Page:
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Street Performer: Asheville, North Carolina


She stands completely still and completely
silver: in her silver hands she holds silver
drumsticks: the space between their tips
and the silver skin of her drum betrays her
heartbeat, otherwise I might believe that
she was a statue. On a silver box draped
in silver cloth, her feet are bare and silver.
Silver her ears, silver her lips, silver her
hair. Her dress is silver, the pleats
like long knives: if, careless, I were
to brush my arm against one I am sure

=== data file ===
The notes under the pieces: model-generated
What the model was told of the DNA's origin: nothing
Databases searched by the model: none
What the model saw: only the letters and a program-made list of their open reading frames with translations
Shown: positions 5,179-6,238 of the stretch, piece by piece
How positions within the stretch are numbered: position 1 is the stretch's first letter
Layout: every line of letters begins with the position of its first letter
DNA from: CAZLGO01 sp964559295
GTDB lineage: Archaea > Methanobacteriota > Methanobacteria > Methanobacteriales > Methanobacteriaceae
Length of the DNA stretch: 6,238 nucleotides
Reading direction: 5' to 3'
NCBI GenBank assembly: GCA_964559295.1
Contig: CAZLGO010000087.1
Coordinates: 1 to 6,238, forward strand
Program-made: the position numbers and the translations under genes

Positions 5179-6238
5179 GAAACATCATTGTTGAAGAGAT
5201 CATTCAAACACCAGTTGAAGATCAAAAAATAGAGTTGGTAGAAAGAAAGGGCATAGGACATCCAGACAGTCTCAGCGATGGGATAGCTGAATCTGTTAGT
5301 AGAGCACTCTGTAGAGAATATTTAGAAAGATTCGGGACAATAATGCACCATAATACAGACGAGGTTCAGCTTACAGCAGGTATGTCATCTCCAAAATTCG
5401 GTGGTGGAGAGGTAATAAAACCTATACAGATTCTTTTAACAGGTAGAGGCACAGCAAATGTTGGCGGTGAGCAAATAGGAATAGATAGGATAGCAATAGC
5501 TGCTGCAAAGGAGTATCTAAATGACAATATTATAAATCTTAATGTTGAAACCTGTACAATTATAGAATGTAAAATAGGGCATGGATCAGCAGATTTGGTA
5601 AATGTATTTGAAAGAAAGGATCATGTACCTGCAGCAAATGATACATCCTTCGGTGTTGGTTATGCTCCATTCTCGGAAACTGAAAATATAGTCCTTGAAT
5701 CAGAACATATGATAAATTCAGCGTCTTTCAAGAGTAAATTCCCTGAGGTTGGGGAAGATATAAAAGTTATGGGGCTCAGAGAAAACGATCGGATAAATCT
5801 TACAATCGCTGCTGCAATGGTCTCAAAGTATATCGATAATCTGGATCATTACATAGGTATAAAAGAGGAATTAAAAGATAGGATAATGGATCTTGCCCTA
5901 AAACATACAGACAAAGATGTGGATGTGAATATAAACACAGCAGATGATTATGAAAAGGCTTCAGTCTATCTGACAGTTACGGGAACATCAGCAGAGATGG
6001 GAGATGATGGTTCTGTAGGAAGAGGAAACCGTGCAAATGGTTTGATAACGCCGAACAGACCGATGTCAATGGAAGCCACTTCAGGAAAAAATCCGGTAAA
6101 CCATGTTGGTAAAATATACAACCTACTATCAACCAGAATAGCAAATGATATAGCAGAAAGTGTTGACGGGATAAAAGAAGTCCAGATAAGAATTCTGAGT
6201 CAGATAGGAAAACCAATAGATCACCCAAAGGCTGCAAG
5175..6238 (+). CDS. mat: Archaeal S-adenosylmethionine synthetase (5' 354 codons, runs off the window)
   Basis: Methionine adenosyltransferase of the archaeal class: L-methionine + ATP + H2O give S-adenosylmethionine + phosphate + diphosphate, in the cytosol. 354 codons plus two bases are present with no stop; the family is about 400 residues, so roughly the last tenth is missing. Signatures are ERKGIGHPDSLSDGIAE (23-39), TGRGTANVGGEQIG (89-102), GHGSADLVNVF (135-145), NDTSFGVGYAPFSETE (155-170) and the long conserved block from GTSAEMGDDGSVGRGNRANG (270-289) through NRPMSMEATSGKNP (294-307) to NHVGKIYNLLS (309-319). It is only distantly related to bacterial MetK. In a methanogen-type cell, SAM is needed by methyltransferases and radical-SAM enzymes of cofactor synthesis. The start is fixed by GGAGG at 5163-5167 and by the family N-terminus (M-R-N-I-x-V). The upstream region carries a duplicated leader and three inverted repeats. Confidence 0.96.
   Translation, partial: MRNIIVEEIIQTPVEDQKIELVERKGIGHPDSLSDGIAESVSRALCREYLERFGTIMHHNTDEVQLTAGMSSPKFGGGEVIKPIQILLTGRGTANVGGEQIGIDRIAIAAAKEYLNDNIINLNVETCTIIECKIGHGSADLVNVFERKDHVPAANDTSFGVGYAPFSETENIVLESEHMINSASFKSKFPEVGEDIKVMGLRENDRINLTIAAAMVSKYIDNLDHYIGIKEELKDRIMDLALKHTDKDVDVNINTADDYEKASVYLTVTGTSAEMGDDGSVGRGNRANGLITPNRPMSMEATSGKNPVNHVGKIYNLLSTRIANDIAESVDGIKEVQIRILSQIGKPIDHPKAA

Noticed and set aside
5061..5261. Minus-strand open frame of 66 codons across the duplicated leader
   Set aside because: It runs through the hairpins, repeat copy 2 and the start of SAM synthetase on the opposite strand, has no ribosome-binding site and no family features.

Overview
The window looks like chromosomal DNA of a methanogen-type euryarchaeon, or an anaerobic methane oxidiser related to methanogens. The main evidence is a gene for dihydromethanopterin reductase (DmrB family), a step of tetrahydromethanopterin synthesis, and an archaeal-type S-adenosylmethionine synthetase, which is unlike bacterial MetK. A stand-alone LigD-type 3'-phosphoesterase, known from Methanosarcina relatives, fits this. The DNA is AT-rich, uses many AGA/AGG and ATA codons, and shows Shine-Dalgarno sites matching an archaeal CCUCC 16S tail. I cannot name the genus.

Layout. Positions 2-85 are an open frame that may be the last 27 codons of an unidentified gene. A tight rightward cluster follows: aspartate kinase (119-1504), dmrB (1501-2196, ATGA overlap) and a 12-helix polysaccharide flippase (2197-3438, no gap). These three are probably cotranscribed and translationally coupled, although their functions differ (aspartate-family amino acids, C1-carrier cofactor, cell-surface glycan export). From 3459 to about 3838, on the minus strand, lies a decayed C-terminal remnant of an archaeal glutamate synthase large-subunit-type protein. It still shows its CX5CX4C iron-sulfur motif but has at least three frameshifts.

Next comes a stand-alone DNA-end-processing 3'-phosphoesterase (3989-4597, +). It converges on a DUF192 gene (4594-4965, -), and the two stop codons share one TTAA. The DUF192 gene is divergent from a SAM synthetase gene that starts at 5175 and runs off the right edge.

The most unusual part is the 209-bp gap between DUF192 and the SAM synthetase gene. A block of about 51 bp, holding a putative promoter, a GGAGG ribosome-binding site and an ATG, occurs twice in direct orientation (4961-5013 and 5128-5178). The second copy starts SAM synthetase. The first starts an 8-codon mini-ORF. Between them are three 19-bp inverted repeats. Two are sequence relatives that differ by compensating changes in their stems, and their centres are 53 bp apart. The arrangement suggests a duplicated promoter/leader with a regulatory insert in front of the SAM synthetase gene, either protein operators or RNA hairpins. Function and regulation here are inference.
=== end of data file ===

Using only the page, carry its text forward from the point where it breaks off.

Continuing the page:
I would bleed. I throw three quarters
into her silver pail and her silver eyelids
tremble open heavily like the wings
of a housefly who's flown into paint.
By now I've slipped back into the crowd,
but her eyes accuse me of being the one
who woke her. They're the brown of rivers
after spring rains, the sole silverless thing
about her. I feel the way I felt when I
was a child and my persistent curiosity
overthrew every bastion of mystery.
She plays taps, a staccato battle-rattle,
but the weight of all that silver exhausts her,
and her head nods, her eyelids close,
and a boy asks his father for a quarter.
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